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Purchasing Fiduciary Liability Insurance in Today’s Market


Purchasing Fiduciary Liability Insurance in Today’s MarketA Fiduciary Liability insurance policy is designed to protect the personal assets of company fiduciaries (trustees, benefits administrators) in addition to the financial assets of the company and employee benefit plans against lawsuits alleging plan mismanagement, and improper investing, insufficient funding, among others. But today’s policies go well beyond breaches of fiduciary duty and administrative errors and omissions; they have been crafted to address the complex and ever-evolving modern risks related to one’s fiduciary responsibility.

Policies are available, for example, to cover voluntary compliance programs, settlor and other non-fiduciary claims, and regulatory penalties not previously covered by insurance. Other policies have expanded to cover liability from recent privacy and health care legislation as well as evolving cyber risks that all employee benefit plans now face.

As a result of the broadened policy options available today, it’s important that benefit funds evaluate their coverage to ensure they have a plan that reflects the risks they face. Speaking to a professional insurance advisor that specializes in Fiduciary Liability insurance is vital in this process.

Let’s take a look at HIPAA/HITECH as an example. The Health Insurance Portability and Accountability Act of 1996 (HIPAA) privacy and security rules were broadened in 2008 by the enactment of the Health Information Technology for Economic and Clinical Health Act (HITECH). Moreover, in January 2013, the Office for Civil Rights (OCR) of the Department Health and Human Services (HHS) issued a final rule under HITECH enhancing a patient’s privacy protections, providing individuals new rights to their health information, and strengthening the government’s ability to enforce the law. One of the significant changes in this final rule was the expanded scope of HHS enforcement authority.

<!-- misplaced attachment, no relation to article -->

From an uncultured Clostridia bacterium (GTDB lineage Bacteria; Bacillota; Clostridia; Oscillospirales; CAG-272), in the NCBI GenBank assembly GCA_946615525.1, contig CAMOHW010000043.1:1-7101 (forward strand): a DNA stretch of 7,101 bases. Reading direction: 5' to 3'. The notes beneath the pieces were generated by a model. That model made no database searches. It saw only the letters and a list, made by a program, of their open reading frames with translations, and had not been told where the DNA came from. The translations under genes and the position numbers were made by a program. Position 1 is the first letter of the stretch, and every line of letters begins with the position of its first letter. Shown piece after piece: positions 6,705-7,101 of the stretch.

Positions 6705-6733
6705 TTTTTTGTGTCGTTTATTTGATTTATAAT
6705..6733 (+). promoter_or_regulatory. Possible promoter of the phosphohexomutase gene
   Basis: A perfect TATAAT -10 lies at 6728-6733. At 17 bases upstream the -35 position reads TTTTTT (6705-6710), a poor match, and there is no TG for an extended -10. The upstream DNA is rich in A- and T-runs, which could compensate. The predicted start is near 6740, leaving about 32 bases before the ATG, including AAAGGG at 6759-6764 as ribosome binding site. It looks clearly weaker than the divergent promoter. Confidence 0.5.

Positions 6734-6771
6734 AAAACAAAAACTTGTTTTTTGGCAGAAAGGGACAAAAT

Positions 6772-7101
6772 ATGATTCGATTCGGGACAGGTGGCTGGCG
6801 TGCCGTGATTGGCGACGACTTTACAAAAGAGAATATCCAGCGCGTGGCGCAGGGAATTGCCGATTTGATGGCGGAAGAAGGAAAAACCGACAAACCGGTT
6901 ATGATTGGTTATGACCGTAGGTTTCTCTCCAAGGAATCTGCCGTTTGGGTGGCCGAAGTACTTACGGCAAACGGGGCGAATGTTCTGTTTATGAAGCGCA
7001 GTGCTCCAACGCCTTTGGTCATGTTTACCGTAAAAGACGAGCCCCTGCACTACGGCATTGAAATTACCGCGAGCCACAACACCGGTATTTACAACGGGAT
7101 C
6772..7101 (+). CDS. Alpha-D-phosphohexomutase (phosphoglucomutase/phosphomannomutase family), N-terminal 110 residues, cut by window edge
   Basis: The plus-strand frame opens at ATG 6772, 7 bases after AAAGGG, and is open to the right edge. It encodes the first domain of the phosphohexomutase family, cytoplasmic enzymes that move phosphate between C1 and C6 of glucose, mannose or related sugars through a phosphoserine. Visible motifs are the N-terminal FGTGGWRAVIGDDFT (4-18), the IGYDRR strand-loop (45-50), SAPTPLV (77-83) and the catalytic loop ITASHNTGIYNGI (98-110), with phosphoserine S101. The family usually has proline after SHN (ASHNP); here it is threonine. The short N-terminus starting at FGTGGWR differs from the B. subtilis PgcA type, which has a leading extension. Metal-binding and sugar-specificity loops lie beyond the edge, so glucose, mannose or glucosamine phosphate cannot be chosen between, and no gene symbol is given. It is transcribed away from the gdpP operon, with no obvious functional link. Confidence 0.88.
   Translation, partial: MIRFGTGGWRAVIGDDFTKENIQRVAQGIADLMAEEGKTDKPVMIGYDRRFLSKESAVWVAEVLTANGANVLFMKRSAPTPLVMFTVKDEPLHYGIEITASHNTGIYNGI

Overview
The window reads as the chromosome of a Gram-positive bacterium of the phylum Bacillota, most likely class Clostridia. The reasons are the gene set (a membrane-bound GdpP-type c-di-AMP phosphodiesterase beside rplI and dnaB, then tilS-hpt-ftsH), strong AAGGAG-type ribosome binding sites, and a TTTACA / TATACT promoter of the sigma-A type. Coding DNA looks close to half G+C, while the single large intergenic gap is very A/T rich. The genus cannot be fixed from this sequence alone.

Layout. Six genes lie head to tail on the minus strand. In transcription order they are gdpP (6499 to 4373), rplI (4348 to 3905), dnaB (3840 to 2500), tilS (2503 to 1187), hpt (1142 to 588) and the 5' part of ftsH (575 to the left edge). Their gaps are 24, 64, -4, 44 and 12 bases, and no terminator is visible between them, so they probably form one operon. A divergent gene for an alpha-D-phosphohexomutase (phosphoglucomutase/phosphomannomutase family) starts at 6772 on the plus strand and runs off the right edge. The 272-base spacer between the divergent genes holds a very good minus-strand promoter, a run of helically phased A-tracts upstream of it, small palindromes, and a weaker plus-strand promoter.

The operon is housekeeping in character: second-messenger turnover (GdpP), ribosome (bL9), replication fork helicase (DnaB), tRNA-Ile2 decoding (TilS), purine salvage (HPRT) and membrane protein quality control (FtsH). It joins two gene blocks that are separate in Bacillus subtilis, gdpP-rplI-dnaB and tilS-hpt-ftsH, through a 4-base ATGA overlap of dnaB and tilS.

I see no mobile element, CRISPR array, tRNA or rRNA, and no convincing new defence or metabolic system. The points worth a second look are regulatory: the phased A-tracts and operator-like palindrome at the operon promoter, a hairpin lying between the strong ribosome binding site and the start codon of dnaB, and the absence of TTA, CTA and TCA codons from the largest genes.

The HHS expanded liability by: subjecting the HITECH Act and implementing regulation violations to a civil monetary penalty (CMP); subjecting business associates and all contractors and subcontractors to direct liability for certain HIPAA violations; and increasing the monetary penalties for noncompliance based on the level of negligence with a maximum penalty of $1.5 million per violation. HHS detailed in the final rule that it will establish penalties based on the degree of culpability for each violation of a given provision. The exact fine will depend on the nature and extent of the violation, including how many people were affected and the time period during which the violation occurred, the nature and extent of the resulting harm, the history of prior compliance with the provision, the financial condition of the covered entity or business associate, and “such other matters as justice may require.”

Insurance companies providing Fiduciary Liability coverage responded to this new risk by making penalty endorsements available to the policy, which are intended to reimburse employee benefit plans faced with HIPAA penalties. The key issue is whether the limit of the HIPAA coverage in a plan’s policy is sufficient to address the HHS’s penalty authority. HIPAA sub-limits range from $25,000 to the statutory maximum of $1.5 million.

At Axis Insurance Services, we specialize in Fiduciary Liability insurance and can review this and other issues that have impact what is available in today’s market. Give us a call at (877) 787-5258 to discuss your insurance program and how we can improve it.

 

Source: Benefits Magazine, HHS

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Blogged on: December 21, 2015 by Mike Smith
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